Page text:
Donald J. Trump is POTUS

Initial reactions of the stock market to Donald Trump’s victory in the US Presidential Elections is one of joy as witnessed by the jump in share prices. This is obviously a very unmuted reaction to the settling down of the anti-pharma rhetoric offered by Hillary Clinton. While investor sentiment is obvious, what I find surprising is that the industry lobby bet more on Hillary going into the White House than Trump. Despite all the recent anti-pharma rhetoric from her, they still preferred the staid Democrat (by funding her campaign) over the wildly unpredictable Republican.

This might have been because in his manifesto, Trump spoke little of drug pricing but more about importing medicines to reduce their cost to American citizens (“Allowing consumers access to imported, safe and dependable drugs from overseas will bring more options to consumers”). How he intends to increase medicine imports while curtailing international trade will be interesting to watch. He also spoke of following free market principles to broaden healthcare access, make healthcare more affordable and improve the quality of the care available to all Americans.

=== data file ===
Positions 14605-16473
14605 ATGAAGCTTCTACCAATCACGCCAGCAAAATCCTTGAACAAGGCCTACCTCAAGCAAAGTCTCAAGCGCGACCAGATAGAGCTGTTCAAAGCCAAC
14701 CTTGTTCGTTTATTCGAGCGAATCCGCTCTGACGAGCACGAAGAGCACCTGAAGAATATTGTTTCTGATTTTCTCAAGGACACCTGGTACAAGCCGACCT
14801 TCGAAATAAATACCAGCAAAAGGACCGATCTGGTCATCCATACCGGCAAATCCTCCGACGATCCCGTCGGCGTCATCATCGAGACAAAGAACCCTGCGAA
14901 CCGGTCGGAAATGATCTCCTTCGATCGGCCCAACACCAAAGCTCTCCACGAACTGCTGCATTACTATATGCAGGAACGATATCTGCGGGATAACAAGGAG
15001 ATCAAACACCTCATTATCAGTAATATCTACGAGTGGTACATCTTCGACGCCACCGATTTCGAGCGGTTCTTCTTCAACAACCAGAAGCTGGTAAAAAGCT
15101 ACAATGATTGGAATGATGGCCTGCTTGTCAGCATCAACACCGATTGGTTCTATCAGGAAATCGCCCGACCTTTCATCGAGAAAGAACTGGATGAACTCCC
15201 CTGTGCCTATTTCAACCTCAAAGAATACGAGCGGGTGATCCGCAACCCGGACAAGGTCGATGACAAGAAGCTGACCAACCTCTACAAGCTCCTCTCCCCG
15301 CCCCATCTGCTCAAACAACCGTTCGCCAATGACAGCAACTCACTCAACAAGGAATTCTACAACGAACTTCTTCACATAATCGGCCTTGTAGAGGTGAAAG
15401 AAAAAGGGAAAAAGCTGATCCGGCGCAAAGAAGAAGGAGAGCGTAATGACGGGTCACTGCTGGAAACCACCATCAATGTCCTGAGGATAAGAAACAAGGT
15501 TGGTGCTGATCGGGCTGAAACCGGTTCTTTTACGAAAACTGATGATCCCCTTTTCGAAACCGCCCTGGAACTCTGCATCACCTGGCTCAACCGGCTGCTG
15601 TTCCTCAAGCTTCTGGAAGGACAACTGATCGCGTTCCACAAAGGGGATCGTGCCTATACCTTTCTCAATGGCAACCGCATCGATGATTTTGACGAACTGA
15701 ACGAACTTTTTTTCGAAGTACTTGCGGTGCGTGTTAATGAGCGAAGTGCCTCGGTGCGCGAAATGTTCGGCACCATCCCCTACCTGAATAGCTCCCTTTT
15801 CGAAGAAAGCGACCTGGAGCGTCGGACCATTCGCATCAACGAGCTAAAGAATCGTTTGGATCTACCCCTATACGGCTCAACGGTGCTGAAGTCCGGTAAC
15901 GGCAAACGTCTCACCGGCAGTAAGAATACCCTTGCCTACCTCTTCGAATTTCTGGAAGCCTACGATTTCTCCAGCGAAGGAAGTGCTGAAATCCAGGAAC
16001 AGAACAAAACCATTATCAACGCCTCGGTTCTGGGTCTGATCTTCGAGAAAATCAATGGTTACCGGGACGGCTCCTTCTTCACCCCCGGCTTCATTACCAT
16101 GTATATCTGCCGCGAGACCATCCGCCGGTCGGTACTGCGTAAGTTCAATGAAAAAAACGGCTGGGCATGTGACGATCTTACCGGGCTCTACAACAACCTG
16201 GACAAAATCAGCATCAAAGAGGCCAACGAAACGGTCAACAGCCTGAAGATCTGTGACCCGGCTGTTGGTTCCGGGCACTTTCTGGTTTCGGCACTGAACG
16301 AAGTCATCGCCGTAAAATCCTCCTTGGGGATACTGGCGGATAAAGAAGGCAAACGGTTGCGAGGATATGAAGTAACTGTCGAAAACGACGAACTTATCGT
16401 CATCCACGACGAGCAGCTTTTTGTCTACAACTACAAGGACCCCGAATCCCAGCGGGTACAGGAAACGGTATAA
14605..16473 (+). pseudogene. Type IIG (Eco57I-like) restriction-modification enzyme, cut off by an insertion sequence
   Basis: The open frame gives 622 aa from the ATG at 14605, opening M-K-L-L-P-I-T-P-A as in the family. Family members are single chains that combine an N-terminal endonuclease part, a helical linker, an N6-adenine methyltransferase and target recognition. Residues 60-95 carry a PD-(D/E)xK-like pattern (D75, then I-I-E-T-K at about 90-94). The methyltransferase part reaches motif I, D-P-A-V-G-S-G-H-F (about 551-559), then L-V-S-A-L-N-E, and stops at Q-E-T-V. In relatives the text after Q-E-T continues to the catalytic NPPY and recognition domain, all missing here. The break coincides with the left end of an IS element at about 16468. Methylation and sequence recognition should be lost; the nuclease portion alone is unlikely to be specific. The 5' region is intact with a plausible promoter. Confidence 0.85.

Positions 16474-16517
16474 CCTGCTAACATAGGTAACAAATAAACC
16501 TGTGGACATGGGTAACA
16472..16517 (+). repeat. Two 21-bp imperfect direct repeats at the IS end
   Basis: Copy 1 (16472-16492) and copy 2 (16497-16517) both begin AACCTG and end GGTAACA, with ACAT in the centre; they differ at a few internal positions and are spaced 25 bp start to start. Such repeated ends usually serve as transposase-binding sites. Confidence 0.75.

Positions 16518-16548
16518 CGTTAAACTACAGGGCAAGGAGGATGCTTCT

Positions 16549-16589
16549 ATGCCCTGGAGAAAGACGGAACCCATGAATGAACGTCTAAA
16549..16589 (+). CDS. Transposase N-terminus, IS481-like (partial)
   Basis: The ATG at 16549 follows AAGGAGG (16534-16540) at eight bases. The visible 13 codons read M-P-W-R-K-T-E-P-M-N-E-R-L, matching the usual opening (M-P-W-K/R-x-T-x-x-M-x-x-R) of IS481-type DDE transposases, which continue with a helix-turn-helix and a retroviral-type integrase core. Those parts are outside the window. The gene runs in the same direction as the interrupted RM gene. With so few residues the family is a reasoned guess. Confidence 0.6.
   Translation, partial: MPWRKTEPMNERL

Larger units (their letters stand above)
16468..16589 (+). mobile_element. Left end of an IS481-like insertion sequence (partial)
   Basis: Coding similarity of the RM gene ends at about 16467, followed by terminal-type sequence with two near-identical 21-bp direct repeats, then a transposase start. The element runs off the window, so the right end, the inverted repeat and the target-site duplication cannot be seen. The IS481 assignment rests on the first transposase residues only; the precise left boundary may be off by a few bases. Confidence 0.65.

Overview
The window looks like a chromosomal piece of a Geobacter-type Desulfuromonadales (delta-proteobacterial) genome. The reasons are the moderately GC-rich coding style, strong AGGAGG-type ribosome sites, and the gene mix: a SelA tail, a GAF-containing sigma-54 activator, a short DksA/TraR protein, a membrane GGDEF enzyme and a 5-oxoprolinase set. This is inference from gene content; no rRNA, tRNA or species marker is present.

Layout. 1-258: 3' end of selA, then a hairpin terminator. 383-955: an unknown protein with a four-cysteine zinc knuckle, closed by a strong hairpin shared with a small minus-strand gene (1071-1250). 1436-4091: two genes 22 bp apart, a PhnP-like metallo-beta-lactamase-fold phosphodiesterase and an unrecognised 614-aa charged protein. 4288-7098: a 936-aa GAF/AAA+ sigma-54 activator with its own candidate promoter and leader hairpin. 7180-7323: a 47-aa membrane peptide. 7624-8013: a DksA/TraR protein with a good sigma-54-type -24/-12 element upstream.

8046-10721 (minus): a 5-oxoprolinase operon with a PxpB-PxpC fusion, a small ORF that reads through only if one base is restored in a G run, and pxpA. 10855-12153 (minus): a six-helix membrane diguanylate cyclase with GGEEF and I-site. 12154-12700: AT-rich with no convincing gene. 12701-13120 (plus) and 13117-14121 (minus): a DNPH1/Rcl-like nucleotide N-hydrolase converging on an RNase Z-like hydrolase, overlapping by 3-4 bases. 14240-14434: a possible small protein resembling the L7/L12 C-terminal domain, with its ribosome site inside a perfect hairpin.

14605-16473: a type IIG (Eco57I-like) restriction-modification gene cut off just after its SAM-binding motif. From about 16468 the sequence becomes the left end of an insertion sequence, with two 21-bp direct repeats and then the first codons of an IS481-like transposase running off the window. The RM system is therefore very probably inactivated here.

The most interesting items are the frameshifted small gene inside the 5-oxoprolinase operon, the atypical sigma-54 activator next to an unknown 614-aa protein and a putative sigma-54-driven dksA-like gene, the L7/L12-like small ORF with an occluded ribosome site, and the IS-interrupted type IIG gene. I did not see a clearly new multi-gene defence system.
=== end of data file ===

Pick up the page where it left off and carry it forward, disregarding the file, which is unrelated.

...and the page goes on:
So, does this mean that he will loosen up IP laws, make it easier for generic companies to manufacture on American soil (or encourage drug imports despite his claimed abhorrence for trade) and increase competition in the sector thereby bringing down prices of healthcare in general and medicines in particular? This seems plausible as a solution that he hasn’t yet explicitly offered, while promising to do away with the Affordable Care Act ‘on day one’. If he can pull that off, he just might go down in history as a great President.

If Trump really backs up his rhetoric with action then it indeed augurs well for the Indian pharma industry which stands to gain the most. Also, since Big Pharma has not exactly backed him so far, he might take a more serious look at easing up imports to tighten the screws on them.

The critical thing that I will look out for is 1) the stand he takes on IP laws and 2) easing up local manufacturing for pharma. On the first point, his view on IP will be particularly interesting since he vocally opposed the TPP and TTIP – two of President Obama’s biggest attempts to create a near universal acceptance of US IP law. On the second point, although quite unlikely, if he makes local manufacturing easy, Indian companies can make a windfall profit given that they are more comfortable with FDA procedures and requirements than they were a few years ago.

Overall it does seem net positive for Indian pharma unless Trump’s famous unpredictability comes in the way.

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